Iomega Corp. this week said it plans to wind down its DCT small-form-factor storage operation, failing to find enough customers to keep the operation afloat.
On Thursday, Iomega reported a net loss of $19.8 million for its second quarter on revenue of $77.6 million. Revenue dipped by 23 percent from a year ago, largely from declining sales of its Zip and optical-drive business.
With the Zip drive being slowly overtaken by optical storage, Iomega bet its future on the REV drive, which reviewers found wanting in comparison to hard drives but superior to tape, as Iomega intended. More problematic, however, was the DCT drive, seen as the successor to its failed “clik!” product.
“As planned and disclosed at the end of first quarter 2004, during the second quarter we conducted and finalized market research and analysis on our other new technology, DCT,” said Werner Heid, president and chief executive of Iomega, in a statement. “As we have consistently disclosed, our DCT business plan was dependent upon significant consumer electronics OEM adoption. Unfortunately, we were not successful in securing such OEM commitments. Therefore, we investigated the possibility of bringing DCT to market as a stand-alone computer peripheral storage device.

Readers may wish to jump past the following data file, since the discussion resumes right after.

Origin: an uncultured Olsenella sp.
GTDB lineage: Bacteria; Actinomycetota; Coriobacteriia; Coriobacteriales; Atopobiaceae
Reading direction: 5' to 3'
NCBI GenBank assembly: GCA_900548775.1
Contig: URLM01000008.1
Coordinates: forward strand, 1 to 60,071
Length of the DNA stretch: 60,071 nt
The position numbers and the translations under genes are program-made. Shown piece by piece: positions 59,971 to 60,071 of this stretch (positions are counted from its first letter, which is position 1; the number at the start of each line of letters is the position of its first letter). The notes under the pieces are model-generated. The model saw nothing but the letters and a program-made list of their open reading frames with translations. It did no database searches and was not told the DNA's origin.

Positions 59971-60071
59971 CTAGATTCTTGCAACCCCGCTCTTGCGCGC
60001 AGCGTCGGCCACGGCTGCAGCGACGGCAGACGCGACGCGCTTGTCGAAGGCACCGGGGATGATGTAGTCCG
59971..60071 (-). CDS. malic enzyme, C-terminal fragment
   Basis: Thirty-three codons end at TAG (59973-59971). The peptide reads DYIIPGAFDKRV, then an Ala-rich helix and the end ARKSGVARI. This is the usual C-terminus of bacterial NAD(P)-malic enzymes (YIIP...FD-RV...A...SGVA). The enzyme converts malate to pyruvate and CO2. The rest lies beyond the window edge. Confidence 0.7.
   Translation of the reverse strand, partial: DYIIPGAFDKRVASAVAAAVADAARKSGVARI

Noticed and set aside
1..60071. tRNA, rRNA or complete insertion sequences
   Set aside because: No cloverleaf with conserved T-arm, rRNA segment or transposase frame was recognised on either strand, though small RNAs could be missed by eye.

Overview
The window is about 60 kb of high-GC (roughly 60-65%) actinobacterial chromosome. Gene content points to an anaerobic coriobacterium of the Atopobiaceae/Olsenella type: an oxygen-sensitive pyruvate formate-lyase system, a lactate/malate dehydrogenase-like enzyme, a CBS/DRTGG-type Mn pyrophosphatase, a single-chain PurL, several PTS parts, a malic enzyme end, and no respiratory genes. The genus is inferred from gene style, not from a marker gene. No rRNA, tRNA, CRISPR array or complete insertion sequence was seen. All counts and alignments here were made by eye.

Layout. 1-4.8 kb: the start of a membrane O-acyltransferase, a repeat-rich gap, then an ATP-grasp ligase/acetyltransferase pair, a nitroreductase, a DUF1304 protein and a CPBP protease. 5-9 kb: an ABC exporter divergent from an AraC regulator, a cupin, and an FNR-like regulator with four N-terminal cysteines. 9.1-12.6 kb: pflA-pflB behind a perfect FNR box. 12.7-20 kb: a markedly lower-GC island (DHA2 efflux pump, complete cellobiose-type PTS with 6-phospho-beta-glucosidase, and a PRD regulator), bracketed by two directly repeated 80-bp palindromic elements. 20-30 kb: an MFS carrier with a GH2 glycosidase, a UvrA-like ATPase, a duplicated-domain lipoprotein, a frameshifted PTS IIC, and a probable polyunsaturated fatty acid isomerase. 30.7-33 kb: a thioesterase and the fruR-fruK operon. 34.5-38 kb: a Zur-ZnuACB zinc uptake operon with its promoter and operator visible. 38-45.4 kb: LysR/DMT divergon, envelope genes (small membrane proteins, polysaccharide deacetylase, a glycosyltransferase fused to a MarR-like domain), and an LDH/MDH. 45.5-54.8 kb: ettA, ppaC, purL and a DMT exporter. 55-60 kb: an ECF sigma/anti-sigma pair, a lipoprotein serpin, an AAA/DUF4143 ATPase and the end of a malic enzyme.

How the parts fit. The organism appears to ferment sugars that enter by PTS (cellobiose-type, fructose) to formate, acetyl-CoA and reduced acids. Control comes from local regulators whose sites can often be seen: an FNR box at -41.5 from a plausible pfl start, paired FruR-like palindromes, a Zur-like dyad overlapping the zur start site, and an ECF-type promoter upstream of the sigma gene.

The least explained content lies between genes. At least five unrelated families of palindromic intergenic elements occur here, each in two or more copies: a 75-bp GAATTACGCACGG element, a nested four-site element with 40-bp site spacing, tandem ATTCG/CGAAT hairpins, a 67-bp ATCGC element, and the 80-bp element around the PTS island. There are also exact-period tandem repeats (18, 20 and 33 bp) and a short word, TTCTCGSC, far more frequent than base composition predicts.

“Based on our analysis and our objective evaluation of the market environment in which DCT would compete, we concluded that we do not have sufficient resources to simultaneously pursue the opportunities of DCT and our REV products within our cost structure,” Heid added. “We have therefore elected to focus our resources on REV products. Consequently, we have decided not to launch an Iomega branded PC peripheral DCT device and intend to wind down DCT development activities during third quarter 2004.”
Instead, Iomega plans to license the device to other interested parties, Heid said.
Rev revenues totaled $7.5 million with a “product loss” of $6.7 million, which the company attributed to startup costs. Second-quarter 2004 Zip product sales of $32.3 million decreased $34.1 million, or 51.4 percent, from the second quarter of 2003.